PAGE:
Leave Vegans Alone!

Why is it that people can be so quick to judge a vegan when they can’t see what the non-vegans around them who are doing wrong? The articles “Animal, Vegetable, Miserable” and “Sorry, Vegans:Brussels Sprouts Like to Live Too” both target just that.

To read both articles, click the links below

Op-Ed Contributor – Animal, Vegetable, Miserable – NYTimes.com

Sorry, Vegans: Brussels Sprouts Like to Live, Too – Vegsource.com

 For both articles, “Animal, Vegetable, Miserable” and “Sorry, Vegans: Brussels Sprouts Like to Live, Too”, the central argument was that food choices are difficult to make so most humans will continue to eat animals and pay little attention to the increase in animal slaughter. From the article, “Animal, Vegetable, Miserable”, Gary Steiner had some supporting ideas of his own. He felt that most humans simply did not care and were not concerned with animal welfare. If they did care, they would learn the facts and adjust to the vegan lifestyle. However, this was not the case. He also mentioned that maybe people find it difficult to abide to the rules of veganism because the current society is so caught up in themselves that their beliefs could clash with others. Steiner, himself, claimed to have lost friends because of his animal ethics. In the other piece written by Natalie Angier, “Sorry, Vegans: Brussels Sprouts Like to Live, Too”, the argument has the same main point but focuses more on the life of plants. She compares plants to human behavior and believes that they too have similar traits. Angier backs up her claims with expert quotes who have proved that plants do indeed breathe, feel, recognize and listen. Such experts have found out that certain plants can sense and react when an insect comes in contact. After pointing this out, she concludes her argument by noting that all animals, including humans, must hunt and consume something in order to survive.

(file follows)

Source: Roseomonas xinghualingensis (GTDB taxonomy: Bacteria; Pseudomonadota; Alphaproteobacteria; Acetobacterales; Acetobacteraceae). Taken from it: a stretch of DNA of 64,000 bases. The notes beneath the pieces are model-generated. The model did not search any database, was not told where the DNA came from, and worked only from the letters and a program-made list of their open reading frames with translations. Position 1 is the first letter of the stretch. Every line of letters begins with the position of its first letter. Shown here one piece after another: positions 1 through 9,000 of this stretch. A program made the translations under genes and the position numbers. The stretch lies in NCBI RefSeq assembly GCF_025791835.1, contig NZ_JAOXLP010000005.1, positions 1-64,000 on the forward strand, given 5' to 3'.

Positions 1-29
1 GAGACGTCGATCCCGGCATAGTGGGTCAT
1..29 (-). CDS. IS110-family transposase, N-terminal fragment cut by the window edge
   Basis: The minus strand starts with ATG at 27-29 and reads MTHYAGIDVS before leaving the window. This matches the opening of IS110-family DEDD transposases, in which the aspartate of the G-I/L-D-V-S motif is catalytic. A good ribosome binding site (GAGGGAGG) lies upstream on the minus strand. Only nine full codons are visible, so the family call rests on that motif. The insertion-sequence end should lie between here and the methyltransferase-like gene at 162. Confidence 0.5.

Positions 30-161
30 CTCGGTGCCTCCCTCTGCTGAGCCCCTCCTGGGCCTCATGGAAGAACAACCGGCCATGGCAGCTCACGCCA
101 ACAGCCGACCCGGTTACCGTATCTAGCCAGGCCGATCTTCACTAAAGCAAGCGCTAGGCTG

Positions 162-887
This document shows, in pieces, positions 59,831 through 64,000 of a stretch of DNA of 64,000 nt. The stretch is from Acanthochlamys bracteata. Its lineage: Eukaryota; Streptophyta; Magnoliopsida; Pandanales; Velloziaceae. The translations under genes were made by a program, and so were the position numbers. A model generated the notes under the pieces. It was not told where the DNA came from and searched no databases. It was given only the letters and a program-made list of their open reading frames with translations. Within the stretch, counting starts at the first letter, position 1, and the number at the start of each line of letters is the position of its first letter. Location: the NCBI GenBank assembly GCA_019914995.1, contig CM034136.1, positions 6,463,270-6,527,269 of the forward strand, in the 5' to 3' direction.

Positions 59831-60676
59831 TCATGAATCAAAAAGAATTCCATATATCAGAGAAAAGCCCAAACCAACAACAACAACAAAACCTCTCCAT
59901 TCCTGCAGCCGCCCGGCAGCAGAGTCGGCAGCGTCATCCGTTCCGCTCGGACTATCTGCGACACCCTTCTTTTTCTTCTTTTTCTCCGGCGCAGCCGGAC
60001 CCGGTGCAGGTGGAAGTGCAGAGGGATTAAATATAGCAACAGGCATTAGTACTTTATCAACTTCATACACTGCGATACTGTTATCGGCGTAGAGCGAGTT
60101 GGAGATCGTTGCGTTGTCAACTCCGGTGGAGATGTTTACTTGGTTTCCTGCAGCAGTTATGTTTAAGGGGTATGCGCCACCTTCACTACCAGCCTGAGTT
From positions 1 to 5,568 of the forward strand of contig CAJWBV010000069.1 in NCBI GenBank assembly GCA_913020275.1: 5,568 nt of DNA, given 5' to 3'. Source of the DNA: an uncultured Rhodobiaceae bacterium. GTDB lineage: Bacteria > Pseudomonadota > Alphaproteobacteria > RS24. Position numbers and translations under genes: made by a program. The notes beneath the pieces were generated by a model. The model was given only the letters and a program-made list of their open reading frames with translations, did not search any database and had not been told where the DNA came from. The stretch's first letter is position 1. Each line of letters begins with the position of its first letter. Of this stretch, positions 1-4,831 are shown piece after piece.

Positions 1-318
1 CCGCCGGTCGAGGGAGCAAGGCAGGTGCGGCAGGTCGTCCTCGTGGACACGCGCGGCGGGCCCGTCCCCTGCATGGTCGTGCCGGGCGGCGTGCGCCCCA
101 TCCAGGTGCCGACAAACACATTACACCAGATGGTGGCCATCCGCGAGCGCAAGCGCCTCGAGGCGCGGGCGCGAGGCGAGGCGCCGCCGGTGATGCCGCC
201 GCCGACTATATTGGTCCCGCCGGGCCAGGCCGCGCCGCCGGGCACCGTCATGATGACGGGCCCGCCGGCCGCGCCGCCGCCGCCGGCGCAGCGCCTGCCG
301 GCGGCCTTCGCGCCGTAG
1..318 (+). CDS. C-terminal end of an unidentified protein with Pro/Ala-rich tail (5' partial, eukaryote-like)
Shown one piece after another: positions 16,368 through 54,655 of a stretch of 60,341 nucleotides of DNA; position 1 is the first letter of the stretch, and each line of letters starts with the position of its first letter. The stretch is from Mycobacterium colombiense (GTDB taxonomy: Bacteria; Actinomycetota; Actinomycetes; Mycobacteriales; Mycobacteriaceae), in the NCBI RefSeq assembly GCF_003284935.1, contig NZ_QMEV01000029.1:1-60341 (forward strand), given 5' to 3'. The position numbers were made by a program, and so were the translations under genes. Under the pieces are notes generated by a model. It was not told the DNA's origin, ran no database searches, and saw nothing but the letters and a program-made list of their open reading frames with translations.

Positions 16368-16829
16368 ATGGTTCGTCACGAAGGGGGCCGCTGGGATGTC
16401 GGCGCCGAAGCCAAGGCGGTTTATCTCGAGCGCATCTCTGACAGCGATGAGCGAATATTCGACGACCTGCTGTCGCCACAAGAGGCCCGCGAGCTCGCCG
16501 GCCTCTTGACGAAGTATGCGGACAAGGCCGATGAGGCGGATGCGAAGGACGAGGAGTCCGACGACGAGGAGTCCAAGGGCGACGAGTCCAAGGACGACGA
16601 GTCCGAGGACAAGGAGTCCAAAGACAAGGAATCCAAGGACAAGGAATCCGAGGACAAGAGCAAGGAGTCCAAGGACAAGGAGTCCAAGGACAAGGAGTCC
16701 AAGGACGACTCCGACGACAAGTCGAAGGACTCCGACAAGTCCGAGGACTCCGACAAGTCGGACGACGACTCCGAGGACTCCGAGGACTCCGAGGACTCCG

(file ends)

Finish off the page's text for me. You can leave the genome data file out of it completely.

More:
Courtesy of traviswright.com

Courtesy of traviswright.com

As of late, more and more people have begun to show interest in animal care and have started to go vegan. Although, as a whole, the entire world’s population is only 0.5 percent vegan, that is still a lot to start with. So, we need to realize that there are people out there who are trying to save animals as well as trying to keep this world alive and safe. Just like in any other situation, when one person is much more different than the rest of a group of people, that person gets picked on. This is exactly how non-vegans treat vegans. It’s like people are trying to find reasons to point fingers at others doing the right thing and telling them that they are not completely right when what they, themselves, are doing is completely unjustified.

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